A series on the BBC Radio 2 programme hosted by Jeremy Vine explores what makes us human. In this innovative series, guests are asked to deliver their thoughts on the essence of human existence, reflecting on their own lives.
There have been some wonderful guests including Stephen Fry, Brian Cox, Yuval Noah Harari and the perhaps less intellectual but hugely entertaining Richard Madley. Well worth a listen.
Certainly makes you think, at least it did me.
I was particularly intrigued by one of the above, Yuval Norah Harari, who posits that what makes us human is our ability to tell each other stories, and to convince others that our stories are true both on a macro and micro scale.
Think of nations or corporations. A nation is a philosophical construct that binds people together to further it (or struggle against it) and for the nation's story to have validity it has to be believed to be true. A piece of green paper that we can use to buy bananas only works because people believe the piece of paper (or money) has value.
Humans are particularly good at working together through such tales and using them to create collective visions.
Some of these visions are helpful. Many are not. I am utterly perplexed, confused and somewhat depressed that a vision such as that purported by the Taliban for example has created such traction in Afghanistan. I recognise that I am a western, privileged white middle-class male, and as such have a deck so loaded in my favour that any other game is unfathomable. Any faction that adheres so strictly to Sharia Law is almost impossible for me to grasp.
That said we must recognise that these exist, and humanity has to deal with such differences in ideology.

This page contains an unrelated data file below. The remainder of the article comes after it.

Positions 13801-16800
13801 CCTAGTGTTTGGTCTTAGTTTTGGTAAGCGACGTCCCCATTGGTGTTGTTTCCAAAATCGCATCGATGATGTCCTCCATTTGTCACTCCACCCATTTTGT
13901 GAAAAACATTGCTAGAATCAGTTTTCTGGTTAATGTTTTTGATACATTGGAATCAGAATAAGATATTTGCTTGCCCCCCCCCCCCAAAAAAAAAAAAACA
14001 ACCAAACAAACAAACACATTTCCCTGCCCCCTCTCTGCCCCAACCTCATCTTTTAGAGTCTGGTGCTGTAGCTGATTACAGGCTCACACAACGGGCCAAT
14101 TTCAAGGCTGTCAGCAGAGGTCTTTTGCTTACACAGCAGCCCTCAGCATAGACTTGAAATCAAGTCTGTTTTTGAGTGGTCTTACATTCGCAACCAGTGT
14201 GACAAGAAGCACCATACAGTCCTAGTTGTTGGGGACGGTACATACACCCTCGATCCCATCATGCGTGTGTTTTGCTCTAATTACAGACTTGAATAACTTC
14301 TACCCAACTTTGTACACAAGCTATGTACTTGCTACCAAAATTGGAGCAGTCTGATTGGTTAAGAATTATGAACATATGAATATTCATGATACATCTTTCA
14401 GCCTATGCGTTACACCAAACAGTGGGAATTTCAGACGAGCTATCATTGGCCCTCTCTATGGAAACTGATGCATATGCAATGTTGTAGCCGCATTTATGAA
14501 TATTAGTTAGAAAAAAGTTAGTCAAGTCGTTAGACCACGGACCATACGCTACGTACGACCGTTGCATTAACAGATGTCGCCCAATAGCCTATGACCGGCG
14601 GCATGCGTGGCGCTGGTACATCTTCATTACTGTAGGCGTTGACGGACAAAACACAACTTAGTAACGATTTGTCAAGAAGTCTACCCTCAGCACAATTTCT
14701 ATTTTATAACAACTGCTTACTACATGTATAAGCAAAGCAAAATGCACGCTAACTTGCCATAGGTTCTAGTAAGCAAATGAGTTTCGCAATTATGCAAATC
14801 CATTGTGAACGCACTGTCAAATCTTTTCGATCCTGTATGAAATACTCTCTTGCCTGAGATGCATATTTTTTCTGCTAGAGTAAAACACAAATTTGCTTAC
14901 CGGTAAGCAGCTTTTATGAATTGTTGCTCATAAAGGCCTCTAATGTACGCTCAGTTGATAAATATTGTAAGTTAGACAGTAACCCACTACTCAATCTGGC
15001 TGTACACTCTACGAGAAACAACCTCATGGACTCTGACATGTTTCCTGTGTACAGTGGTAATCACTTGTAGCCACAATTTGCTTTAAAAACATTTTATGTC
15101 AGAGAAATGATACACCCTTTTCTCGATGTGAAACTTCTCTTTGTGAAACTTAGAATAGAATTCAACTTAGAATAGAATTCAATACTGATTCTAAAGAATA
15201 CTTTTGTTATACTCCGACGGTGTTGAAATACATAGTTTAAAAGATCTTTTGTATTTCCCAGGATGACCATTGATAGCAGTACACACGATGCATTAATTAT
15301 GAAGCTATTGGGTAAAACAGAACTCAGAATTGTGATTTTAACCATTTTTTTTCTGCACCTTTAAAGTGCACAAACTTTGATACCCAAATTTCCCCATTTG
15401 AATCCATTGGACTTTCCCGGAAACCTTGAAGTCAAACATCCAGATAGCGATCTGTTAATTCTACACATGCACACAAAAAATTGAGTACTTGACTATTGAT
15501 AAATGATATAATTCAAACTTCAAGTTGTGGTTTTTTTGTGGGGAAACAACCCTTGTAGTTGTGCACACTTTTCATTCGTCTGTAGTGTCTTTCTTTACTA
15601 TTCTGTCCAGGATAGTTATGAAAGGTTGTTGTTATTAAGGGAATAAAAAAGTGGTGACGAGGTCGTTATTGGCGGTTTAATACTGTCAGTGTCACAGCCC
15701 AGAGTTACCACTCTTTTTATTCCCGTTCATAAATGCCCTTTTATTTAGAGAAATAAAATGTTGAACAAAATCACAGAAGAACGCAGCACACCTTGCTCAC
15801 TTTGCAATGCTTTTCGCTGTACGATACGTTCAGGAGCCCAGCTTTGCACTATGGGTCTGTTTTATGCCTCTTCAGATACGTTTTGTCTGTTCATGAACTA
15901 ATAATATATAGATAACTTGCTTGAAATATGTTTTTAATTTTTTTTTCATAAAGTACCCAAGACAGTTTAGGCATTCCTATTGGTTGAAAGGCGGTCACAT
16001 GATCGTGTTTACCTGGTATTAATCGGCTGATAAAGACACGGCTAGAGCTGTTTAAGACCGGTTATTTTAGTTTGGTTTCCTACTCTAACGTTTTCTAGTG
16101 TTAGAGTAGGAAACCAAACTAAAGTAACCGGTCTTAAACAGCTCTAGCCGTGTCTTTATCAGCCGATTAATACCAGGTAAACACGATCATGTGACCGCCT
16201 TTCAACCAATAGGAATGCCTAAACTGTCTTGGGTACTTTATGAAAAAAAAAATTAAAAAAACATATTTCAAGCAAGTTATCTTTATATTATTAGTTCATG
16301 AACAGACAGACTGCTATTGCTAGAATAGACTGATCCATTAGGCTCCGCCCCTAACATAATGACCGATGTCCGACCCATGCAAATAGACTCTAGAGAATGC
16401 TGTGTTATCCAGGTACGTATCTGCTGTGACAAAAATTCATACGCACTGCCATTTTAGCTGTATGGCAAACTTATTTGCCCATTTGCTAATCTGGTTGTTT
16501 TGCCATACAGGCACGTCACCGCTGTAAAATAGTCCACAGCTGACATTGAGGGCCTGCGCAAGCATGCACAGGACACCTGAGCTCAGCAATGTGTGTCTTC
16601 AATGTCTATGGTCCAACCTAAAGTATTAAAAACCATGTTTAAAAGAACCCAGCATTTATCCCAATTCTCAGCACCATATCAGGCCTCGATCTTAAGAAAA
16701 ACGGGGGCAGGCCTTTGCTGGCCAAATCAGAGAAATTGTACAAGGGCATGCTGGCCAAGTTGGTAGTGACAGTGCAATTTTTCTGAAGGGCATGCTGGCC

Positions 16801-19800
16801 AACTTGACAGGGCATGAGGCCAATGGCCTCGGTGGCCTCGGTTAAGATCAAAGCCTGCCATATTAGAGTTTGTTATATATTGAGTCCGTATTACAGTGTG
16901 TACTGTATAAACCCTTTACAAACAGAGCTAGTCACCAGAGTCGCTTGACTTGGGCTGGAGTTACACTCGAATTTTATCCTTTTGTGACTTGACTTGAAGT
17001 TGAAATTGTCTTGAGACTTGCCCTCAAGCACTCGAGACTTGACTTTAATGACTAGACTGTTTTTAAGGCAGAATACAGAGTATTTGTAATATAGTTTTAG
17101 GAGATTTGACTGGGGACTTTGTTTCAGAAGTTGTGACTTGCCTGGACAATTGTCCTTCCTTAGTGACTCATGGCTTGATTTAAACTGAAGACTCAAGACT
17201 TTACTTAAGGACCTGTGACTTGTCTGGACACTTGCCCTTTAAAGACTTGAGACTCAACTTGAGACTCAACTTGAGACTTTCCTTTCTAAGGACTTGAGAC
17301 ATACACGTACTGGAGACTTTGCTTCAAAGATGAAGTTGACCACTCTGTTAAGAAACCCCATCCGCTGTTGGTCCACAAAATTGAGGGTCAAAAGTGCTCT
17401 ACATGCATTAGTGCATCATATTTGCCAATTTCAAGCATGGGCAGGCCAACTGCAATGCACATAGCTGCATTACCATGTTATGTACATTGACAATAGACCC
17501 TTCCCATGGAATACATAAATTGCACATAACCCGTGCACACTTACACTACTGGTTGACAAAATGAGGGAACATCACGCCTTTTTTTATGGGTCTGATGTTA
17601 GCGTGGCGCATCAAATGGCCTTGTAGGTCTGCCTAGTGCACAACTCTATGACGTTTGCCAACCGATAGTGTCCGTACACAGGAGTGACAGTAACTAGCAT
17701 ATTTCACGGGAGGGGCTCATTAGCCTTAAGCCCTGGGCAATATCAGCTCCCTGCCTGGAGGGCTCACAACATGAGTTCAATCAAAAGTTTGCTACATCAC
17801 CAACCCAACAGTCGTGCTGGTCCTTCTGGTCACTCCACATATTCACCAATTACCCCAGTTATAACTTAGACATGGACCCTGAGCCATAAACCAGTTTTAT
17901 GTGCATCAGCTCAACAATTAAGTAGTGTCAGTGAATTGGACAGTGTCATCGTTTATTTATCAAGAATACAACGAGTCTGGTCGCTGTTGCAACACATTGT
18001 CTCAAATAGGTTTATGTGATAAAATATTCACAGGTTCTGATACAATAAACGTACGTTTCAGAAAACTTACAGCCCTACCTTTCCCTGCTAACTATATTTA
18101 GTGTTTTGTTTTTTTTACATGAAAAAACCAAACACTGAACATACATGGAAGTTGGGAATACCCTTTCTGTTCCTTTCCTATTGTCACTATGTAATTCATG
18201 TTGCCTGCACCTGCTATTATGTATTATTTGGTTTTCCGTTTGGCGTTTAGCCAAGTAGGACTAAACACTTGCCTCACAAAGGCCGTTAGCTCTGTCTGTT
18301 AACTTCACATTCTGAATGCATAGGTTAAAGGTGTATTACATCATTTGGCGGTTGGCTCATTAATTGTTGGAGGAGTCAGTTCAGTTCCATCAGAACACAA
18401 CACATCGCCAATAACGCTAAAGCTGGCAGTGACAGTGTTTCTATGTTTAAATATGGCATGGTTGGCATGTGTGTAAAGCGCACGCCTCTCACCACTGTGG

Which brings me to the current situation in Afghanistan. The scramble to leave the country particularly by those who have been involved in helping the west as translators and their families has been widely and upsettingly reported. The Taliban have said that they will not extend the right to leave deadline as it would violate the US agreement.
What could The West do to extend this deadline, are there any circumstances under which an extension may be possible? These are the kind of questions as a negotiator I would be asking right now both of the Taliban and indeed my fellow G7 leaders to avoid the possible crisis that will occur if the evacuations are not allowed to happen.
As I write this the possibility of extension has effectively been removed. So what now?
How do we ensure that our countrymen and women are protected, that those who have supported the work of NATO are not killed or punished?
We need to work on how to protect the rights of the women of Afghanistan, and how the many advancements of the last years can remain in place and built upon to make a just society.
What makes us human is how we take care of others and how we stand up for the rights of our sisters and brothers, no matter how far away they are. We should negotiate as hard as we can to do that.
The consequences of not getting a deal done are too hard to contemplate.
What story will we tell ourselves of what we did to protect others? I hope it is one of extreme effort.